It’s a lovely sunny day in the Spring of 2022.
You drive a full electric Ford with the new lithium silicon battery tech that holds about 1,000 miles of charge. Your car is very fast, almost silent, and it costs about $20 per month to charge at home… but you have solar so all your home charging is free.
You bought your Ford brand new, for $22,000.
Over breakfast you check your MoneyCharge app, it seems that there is a projected shortage of power in Clearwater Beach today! If you park there and give up 500 miles of charge you’ll get paid $16 and your parking for the day is free!
You drive over with some friends and the app directs you to an open upcharge / recharge parking spot near the Hilton. You grab your beach blanket and enjoy the day. When you get back to your car there is still 500 miles of charge left, which you can recharge back up to 1,000 miles when you get home.
$16 has already been electronically deposited in your account, bonus!
The MoneyCharge app communicates with the computer in your electric car, you can program it to give up X number of charge miles for X dollars based on your needed range. If your work commute is only 50 miles round trip you can plug your car in at work and sell 800 miles of range at a preset price.
The local electric grid would pull electricity at the lowest prices first, then step up the draw based on the power needs in that area.
A million electric cars each with a 1,000 mile range would become a massive mobile energy storage device for the power grid, your car could sit at work during the day getting charged by rooftop solar, then take that power home with you to power the local grid at night.
Power would flow back and forth, meeting the needs of the market on a minute by minute basis. There would be multiple sources to the grid; traditional gas and coal generation, nuclear, wind turbines, rooftop solar and battery storage from cars and homes.
A sophisticated energy management system using artificial intelligence could manage the ebb and flow if this energy in the most efficient way possible, saving money for the consumer as well as the electric utility.
This AI would track and anticipate patterns of usage over time, making energy management more predictable. Energy AI could also be tied into the weather forecasts, knowing how to anticipate cloudy weather and storms that could diminish the output on rooftop solar.
Of course, this will require the integration of the computer in your car, your home, the app on your phone and the computer powering the grid.
I have the SolarEdge app on my phone (right now in 2017) that shows me the power output, in real time, of all the installed solar Tampa Bay Solar has in operation right now.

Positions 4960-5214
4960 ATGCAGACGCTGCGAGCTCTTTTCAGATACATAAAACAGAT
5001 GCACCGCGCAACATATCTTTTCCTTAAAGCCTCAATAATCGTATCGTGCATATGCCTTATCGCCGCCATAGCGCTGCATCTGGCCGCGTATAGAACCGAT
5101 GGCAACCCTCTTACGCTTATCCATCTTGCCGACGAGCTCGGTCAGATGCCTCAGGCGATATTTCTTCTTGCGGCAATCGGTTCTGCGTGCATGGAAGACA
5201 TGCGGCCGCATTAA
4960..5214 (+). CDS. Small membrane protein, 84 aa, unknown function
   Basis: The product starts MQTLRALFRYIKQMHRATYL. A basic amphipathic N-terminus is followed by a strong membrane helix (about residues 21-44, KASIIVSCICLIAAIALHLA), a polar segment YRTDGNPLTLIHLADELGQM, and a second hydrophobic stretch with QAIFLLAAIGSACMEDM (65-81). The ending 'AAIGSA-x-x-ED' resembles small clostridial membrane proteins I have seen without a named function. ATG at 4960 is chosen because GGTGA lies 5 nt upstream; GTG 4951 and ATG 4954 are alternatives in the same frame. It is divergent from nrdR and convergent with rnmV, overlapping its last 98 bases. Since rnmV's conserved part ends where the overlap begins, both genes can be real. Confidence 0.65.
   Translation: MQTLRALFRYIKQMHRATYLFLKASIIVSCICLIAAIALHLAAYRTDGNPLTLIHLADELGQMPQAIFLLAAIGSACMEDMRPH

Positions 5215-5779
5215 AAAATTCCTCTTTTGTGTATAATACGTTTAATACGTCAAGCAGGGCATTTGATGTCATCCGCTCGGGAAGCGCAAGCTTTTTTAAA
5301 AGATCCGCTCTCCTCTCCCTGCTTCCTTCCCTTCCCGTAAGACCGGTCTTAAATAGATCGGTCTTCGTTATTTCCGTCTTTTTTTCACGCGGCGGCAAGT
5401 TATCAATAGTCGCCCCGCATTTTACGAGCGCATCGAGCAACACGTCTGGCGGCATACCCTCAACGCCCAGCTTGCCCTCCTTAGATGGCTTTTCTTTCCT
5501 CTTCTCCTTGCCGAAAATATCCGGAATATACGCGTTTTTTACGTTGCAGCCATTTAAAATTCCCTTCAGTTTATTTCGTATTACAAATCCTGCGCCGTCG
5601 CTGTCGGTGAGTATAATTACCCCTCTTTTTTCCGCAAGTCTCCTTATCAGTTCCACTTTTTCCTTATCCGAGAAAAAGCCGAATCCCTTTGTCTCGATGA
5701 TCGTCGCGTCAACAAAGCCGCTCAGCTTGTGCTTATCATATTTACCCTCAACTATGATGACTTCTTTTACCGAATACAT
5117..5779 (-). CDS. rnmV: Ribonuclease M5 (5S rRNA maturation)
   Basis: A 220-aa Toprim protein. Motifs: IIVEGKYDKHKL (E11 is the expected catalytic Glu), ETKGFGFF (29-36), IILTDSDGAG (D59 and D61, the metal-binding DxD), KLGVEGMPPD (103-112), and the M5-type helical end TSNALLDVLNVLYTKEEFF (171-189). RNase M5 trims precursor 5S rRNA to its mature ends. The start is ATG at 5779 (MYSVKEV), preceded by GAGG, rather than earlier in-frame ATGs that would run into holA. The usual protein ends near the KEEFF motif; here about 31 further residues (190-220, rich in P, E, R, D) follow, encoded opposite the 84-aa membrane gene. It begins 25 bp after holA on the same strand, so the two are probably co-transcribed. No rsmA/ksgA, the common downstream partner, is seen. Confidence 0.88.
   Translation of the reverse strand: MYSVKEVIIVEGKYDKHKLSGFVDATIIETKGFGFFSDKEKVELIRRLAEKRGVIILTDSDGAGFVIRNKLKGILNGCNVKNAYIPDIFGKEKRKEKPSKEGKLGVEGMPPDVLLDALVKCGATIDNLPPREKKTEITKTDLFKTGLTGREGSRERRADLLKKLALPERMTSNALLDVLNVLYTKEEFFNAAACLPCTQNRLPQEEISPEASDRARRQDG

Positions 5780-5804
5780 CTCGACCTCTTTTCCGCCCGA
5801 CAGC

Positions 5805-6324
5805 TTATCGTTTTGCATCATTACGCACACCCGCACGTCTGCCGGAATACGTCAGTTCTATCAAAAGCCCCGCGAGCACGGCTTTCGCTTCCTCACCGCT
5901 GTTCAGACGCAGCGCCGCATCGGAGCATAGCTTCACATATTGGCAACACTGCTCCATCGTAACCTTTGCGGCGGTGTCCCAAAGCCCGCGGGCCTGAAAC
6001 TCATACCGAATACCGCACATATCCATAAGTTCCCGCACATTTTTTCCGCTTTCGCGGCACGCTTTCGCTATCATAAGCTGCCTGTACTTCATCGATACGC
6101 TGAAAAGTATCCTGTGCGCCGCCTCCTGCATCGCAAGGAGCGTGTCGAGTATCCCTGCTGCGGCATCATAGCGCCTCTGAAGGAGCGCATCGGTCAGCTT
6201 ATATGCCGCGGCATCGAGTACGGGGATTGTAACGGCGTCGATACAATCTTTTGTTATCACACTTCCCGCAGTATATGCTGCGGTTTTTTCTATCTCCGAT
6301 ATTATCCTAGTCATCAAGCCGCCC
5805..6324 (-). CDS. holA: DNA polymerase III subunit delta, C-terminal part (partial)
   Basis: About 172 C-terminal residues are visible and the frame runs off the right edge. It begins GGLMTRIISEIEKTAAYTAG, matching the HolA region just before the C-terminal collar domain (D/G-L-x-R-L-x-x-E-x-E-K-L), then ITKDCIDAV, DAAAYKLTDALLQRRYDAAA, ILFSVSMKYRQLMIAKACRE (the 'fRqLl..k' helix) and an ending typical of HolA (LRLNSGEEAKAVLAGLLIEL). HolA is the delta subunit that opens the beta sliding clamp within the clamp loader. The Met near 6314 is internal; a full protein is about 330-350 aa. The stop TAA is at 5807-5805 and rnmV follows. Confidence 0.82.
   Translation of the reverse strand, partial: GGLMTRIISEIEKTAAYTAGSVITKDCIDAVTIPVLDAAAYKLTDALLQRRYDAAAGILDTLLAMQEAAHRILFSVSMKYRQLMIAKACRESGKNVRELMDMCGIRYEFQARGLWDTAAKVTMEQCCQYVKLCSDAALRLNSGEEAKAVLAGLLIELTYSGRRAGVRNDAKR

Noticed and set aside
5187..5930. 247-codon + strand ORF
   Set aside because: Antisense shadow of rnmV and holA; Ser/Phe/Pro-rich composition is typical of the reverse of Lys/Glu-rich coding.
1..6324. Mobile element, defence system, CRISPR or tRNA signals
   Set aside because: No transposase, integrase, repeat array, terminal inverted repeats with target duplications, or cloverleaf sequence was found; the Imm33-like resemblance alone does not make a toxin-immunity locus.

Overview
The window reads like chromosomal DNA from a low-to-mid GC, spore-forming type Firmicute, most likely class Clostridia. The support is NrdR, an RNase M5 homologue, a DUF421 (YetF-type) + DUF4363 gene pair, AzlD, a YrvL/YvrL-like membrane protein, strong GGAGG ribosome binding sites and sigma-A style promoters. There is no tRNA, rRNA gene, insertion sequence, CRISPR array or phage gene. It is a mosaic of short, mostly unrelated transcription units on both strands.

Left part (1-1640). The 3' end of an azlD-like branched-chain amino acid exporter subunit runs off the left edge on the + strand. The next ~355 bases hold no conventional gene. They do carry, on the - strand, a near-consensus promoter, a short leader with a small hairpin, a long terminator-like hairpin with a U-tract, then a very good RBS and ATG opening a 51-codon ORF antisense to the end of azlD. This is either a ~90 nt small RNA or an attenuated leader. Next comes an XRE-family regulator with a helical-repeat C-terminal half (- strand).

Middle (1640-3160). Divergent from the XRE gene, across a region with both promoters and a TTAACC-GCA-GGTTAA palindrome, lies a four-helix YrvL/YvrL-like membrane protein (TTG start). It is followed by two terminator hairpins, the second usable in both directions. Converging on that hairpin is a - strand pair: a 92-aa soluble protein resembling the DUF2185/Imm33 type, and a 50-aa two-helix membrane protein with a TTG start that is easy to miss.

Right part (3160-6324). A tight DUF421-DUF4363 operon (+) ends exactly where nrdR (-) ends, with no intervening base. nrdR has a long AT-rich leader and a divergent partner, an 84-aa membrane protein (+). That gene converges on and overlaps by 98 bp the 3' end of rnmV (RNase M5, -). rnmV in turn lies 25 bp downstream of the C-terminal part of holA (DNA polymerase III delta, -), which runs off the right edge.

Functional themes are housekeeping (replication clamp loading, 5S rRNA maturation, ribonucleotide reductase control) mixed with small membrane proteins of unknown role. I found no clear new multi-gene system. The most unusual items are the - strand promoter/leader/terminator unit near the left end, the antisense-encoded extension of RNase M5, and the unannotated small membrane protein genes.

Having mobile storage that can communicate with the power grid allows for lower prices all around, if the electric company can get power from a hundred thousand cars they don’t need to fire up the coal gen or natural gas turbine as often.
During high peak usage days (like when the Northeast saw 100 degree temps) this system would draw from rooftop solar and energy stored in electric cars, in addition to coal, natural gas and nuclear.
On hot summer days rooftop solar still produces until 5 or 6 o’clock in the evening, at least here in Florida. I can show you on my SolarEdge app!
There will also be energy storage in your home, probably a larger version of the battery in your car. The MoneyCharge app would track all the power stored in your vehicles as well as your home.
Depending on the size of your home battery you might have an entire week (or month) worth of charge. Even in a long term utility blackout your system would recharge with solar everyday, and if enough homes had electric cars and rooftop solar no one would lose power.
Even if a home did NOT have solar they might be willing to pay a premium to keep the power on, especially if it was only for 2 or 3 days.
Some communities in Florida lost power for a week after various hurricanes blew over and knocked down power lines. Hurricane Wilma did this back in 2005:
The old-timey power grid can get really messed up by a CAT 4 hurricane.
By 2022 volunteers should be able to drive into storm damaged areas and donate 800 miles of charge while they help clean up the area. Organizations like FEMA and the Red Cross might also deploy huge batteries pulled by tractor trailers, along with rapidly deploying high efficiency solar arrays.
Other than the 1,000 mile battery all the technology is possible NOW to make this idea happen, most of this system involves software integration between electric cars, charging stations and the wider power grid.
We need more car chargers, more electric cars, and more rooftop solar… but that is only a matter of time.
Elon Musk probably has a team working on this idea right now.
June . 2017